What A/P Managers Need To Know About Digital Signatures
Reprinted with permission from Financial Management Network.
What Every A/P Manager Needs to Know About Digital Signatures and Encryption
or Julius Caesar’s Impact on Accounts Payable
Mary Ludwig Schaeffer
One of the biggest fears your boss has about the Internet is the lack of security. The solution to the security problem lies in encryption and digital signatures. A/P professionals need to understand that these new technologies are coming to accounts payable — quickly.
At the Electronic Commerce 2000 conference, Chevron’s manager of accounts payable reengineering, James M. Burstedt, and Ed Ames, a Chevron analyst for electronic commerce and a cofounder of the Unclaimed Property Holders Association, explained these approaches, and how they are reflected by Chevron’s corporate policy.
Chevron’s Corporate Policy
The policy states that, “Information and the systems supporting it are key company assets, requiring prudent and proactive protection by information owners and users alike. It is the policy of the company to secure these assets from external and internal threats through a combination of technology, practices, processes and monitoring, based on risk and the value of the assets. The goal is to minimize the potential for damage either purposeful or accidental, to the company’s computer and communications systems, company data and information.”
This policy allows Chevron to focus its resources to protect its most important asset – its information. Like other companies, Chevron needs to protect itself from hackers, pranksters, dishonest insiders, competitors and information terrorists. It is concerned about viruses, interception, prying eyes, alteration or loss of data, communication blocks and system disruptions. However, the biggest concern is unauthorized access.
The Origins of the Problem and Its Solutions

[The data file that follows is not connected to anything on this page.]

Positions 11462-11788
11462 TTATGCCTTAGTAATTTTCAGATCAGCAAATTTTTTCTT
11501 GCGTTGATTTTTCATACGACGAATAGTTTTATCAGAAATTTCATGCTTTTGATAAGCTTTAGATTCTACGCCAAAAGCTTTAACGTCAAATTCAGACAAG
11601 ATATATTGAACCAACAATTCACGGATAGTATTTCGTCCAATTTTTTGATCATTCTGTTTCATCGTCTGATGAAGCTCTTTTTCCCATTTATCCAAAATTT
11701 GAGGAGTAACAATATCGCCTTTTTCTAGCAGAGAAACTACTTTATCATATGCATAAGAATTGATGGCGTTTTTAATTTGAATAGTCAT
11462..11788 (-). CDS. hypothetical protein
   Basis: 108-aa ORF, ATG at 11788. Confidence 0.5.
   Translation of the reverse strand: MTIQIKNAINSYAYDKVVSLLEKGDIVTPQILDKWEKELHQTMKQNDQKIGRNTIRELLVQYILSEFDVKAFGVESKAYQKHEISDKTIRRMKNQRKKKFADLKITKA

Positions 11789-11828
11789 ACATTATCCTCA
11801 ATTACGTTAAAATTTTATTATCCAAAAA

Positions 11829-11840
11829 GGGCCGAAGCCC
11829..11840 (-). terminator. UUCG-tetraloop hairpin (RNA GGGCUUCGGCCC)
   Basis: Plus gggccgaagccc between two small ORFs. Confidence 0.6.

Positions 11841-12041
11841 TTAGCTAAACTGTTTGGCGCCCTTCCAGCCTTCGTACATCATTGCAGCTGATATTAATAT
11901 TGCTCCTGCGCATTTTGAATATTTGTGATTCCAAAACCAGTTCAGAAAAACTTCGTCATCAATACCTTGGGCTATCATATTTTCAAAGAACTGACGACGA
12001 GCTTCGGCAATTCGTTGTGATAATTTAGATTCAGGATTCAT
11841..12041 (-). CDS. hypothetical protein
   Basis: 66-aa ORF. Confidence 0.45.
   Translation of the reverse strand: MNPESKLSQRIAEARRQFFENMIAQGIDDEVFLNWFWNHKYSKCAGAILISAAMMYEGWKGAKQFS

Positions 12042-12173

The speakers pointed out that security breaches can arise: an intruder masquerading as an employee; eavesdropping; data being changed en route; e-mail addresses being changed en route; or cracked passwords and IDs. The speakers also identified the defenses that stop unauthorized access to computer information transferred over the Internet. These include authentication (digital signature-private key/hash), encryption, digital certificates (ID validation/non repudiation), firewalls, and strong passwords.
The consequences of not having these defenses can be severe. Financial loss, damage to the company's reputation, loss of business, legal actions, and the loss of strategic information are only a few of the possible results.
When an employee has a laptop stolen the biggest loss is not the cost of the laptop, but the strategic information stored on the hard drive. Thus, Chevron relies on what it calls “secured messaging.”
Chevron defines secured messaging as the use of encryption and digital signatures. Before defining what a digital signature is, let us focus on what it is not. It is not a digitized signature — the manual signature by an individual on an electronic device such as those used by certain department stores for charge card purchases. Burstedt and Ames provided the following definitions.